Ellie didn’t respond but waited for another question.
“Mr. Cogburn was in a great deal of pain at the time, was he not?”
“Yes. He’d been shot.”
“Tell us exactly what you think you heard Mr. Cogburn say while you were treating him.”
She repeated the conversation again word for word.
When she was finished, Hammond said, “Even if he had said those words, you do accept that Mr. Cogburn could have been delusional and you could have made an inaccurate assessment as to his state of mind. After all, you’d just gone through a traumatic event yourself.”
“His eyes were clear, and he was lucid,” she said.
“These were your observations?”
“Yes. Willis Cogburn wasn’t delusional and he wasn’t lying,” she insisted.
“So you believe your observations are that accurate?” he asked in a mocking tone.
Ellie was becoming irritated. Why was the attorney continuing with these inane questions?
“Yes, I do. I think I’m very observant,” she said. She should have stopped there, but she couldn’t resist. “I observe that the rash on your left hand isn’t going to get better if you continue to use the same ointment. You’re allergic to it. I observe that the gentleman in the third row on the left has a bad case of conjunctivitis—pinkeye, in layman’s terms. And the woman in the second row has a bag of candies in her purse, and she’s trying to figure out a way to eat them without making noise. They’re M&M’s. I also observe that your associate attorney at the defense table keeps looking at his watch and is very anxious to get out of here because he appears to have something going on with the court reporter.”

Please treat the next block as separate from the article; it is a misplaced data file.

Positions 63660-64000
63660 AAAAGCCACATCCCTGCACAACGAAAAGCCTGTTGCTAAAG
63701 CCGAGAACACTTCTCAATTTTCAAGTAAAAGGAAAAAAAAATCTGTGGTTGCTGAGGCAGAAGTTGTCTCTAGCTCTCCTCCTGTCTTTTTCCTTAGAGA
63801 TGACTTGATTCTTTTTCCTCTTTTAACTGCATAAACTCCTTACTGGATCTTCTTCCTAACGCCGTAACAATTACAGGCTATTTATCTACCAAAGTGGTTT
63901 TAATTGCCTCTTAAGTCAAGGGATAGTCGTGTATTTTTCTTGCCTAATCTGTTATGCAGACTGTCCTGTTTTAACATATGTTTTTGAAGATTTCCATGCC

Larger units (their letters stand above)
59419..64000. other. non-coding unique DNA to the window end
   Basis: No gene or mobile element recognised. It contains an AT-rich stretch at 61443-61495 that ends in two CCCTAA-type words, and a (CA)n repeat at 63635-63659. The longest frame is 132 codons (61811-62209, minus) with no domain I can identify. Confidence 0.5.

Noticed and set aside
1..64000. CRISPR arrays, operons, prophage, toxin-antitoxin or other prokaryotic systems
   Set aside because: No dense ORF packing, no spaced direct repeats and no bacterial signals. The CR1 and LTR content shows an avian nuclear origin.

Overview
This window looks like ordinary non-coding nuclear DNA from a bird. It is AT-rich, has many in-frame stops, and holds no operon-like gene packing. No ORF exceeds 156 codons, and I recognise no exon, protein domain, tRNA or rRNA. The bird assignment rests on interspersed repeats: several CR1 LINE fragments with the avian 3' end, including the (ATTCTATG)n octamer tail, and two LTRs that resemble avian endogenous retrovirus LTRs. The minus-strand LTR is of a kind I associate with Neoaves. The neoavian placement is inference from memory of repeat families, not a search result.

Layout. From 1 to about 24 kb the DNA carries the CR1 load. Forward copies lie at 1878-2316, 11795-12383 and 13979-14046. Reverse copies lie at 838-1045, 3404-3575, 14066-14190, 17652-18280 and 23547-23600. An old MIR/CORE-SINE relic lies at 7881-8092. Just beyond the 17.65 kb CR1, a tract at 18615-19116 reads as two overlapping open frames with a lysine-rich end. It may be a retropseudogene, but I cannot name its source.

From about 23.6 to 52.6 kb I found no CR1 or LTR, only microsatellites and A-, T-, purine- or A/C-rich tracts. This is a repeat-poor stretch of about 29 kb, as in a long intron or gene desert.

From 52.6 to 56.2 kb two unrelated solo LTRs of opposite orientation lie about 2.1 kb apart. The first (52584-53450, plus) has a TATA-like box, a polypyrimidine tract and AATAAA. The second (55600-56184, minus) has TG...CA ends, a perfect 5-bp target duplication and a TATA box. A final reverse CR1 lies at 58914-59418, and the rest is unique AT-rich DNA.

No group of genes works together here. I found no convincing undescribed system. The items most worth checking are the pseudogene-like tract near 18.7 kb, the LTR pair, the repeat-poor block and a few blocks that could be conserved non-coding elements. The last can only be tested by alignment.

The associate gave a look of panic and then dropped his head, staring at the desk.
Ellie paused, looked Hammond in the eye, and said, “And I observe you’re unzipped.”
The attorney turned crimson with embarrassment. He hastily zipped his fly.
“No more questions.”
Max and Ellie planned to be married in Minneapolis, eleven months after he proposed. He wasn’t happy about waiting, but as long as she told him she loved him every day and slept in his arms every night, he didn’t complain too much.
Ellie didn’t want to rush. It was important to her that her family be able to attend. She asked Annie to be her maid of honor. She was the older of the twins by two minutes, so Ellie figured Ava couldn’t throw a fit.
The wedding was simple but joyful. Annie’s baby girl, Meghan, was almost four months old and smiling all the time. She could usually be found in the crook of her grandfather’s arm. He doted on her. Since Patterson’s death and the birth of his first grandchild, Ellie’s father looked twenty years younger. He’d even started exercising, walking a couple of miles every morning. He was determined to stay fit so that he would be around to watch his granddaughter grow up.
As a temporary solution, Annie had moved in with her parents until after the baby was born and she could decide what she was going to do with her life. She had passed the bar in California and knew that she would eventually move back to San Diego, but she didn’t have any idea where she wanted to work. Her parents were helping her pay off her student loans, though she vowed she was going to repay every penny.